While the price ratios are a definite reality for the individual economic subject and guide the individual on which choice to make, this cannot be said of the so-called price level. The “inflation rate” published by the statistical offices is said to show how the so-called price level has changed over time. Yet what is this level supposed to represent? Unlike relative prices, which can be observed, a price index does not exist in the economy other than as a fabricated statistic.
The so-called price level is a highly problematic concept. Its calculation requires as a first step a criterion for which goods to include and which goods to leave out of consideration. In the real economy, there are so many different and differentiated products that it is impossible to include all of them in a representative market basket. Some goods are bought daily; other goods only a few times in a lifetime. Furthermore, there are goods that are substituted by other goods over time and then vanish from the market or lose their importance.
Every household, every person, and every region has a specific consumption pattern. Even if all buildings were of the same type, they would be different because of their location and would therefore have very different prices. Even when it comes to such a simple good as an egg, a closer look reveals that much more than size and color distinguishes them.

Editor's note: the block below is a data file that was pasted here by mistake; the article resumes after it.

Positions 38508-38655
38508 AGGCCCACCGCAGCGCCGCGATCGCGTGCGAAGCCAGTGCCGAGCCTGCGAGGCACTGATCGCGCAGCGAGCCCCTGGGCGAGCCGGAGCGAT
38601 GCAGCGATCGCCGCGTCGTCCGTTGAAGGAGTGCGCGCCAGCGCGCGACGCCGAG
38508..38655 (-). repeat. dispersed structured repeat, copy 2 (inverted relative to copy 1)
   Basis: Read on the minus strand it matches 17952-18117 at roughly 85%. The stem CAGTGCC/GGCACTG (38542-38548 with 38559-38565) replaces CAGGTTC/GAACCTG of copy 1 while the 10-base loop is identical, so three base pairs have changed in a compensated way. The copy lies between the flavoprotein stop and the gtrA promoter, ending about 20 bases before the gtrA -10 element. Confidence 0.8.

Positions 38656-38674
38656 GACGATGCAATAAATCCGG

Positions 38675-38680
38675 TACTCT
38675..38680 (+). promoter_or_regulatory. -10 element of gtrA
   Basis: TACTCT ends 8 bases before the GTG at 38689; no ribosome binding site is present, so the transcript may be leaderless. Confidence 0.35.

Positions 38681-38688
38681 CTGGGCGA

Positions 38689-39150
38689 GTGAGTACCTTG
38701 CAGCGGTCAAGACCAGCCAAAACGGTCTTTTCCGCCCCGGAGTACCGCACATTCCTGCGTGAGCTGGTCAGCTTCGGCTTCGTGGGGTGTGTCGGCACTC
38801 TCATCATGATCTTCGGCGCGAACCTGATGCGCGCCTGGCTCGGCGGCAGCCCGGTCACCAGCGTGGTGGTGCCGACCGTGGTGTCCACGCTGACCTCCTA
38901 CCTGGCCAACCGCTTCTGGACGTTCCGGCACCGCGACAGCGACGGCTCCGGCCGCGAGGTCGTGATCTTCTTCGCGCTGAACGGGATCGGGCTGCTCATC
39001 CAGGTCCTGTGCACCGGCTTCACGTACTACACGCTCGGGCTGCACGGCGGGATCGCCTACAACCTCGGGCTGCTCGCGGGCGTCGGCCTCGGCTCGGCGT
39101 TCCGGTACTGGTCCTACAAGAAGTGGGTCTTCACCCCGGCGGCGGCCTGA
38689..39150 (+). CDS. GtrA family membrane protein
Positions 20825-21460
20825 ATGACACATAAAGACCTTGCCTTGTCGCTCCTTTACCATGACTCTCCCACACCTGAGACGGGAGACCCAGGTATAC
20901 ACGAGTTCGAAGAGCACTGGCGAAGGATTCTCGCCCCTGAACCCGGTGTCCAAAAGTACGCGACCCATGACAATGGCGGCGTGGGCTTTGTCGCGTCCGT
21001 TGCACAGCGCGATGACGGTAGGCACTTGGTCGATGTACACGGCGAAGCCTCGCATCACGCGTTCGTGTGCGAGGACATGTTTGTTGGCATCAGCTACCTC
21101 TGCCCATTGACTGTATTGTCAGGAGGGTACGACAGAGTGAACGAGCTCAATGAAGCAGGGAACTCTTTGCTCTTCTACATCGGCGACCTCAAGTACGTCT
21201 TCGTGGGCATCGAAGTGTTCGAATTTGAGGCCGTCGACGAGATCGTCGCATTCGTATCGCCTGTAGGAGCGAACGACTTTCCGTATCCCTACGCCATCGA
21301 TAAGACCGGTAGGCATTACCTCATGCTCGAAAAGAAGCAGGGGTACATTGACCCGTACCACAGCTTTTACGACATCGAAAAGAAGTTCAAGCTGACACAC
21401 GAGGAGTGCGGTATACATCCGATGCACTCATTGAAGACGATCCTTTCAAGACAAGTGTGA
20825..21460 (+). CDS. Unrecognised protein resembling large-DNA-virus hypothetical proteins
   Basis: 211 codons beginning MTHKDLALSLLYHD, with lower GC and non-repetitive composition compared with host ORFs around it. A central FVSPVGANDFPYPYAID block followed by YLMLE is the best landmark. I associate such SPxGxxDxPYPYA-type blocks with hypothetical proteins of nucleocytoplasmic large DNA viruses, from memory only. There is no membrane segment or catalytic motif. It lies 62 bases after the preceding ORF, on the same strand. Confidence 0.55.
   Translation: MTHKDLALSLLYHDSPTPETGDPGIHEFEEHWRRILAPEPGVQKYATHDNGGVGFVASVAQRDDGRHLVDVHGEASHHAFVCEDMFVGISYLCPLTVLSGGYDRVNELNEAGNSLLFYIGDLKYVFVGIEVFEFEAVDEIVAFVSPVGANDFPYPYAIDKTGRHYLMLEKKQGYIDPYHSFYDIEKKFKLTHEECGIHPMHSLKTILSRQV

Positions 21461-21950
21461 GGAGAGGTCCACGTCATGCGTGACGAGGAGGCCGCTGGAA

In the modern economy, additionally, new products come onto the market again and again. Some of them are only mild modifications of existing products, but others are uniquely new. How is it possible to compare the price average from one period to the next? How can one claim to know that the price level has risen or fallen when the statistical market basket that serves as the scale is itself subject to changes?
How does one determine quality changes? The floodgates are open to manipulation when it is up to the statistical authorities to determine the amount that such perceived quality changes would represent, as happens with the so-called hedonic inflation calculation. According to this procedure, an assumed “quality improvement” is deducted from the price, especially for technical products. These goods thus enter the basket at a lower price than they cost on the market. This procedure lowers the statistical inflation rate and blows up the figure for the growth rate.
Even if the choice regarding the selection of products and services to be included in the shopping list could be fully perfected, which is impossible, the problem of how to collect the price quotes follows. Where, when, and how frequently will the price observers visit the shops and the marketplaces to register the prices? Many products have different prices at different locations and at different times. The same flight has different prices depending on when the ticket is purchased. Hotels charge higher rates for the same room and service in the high season than in the low season.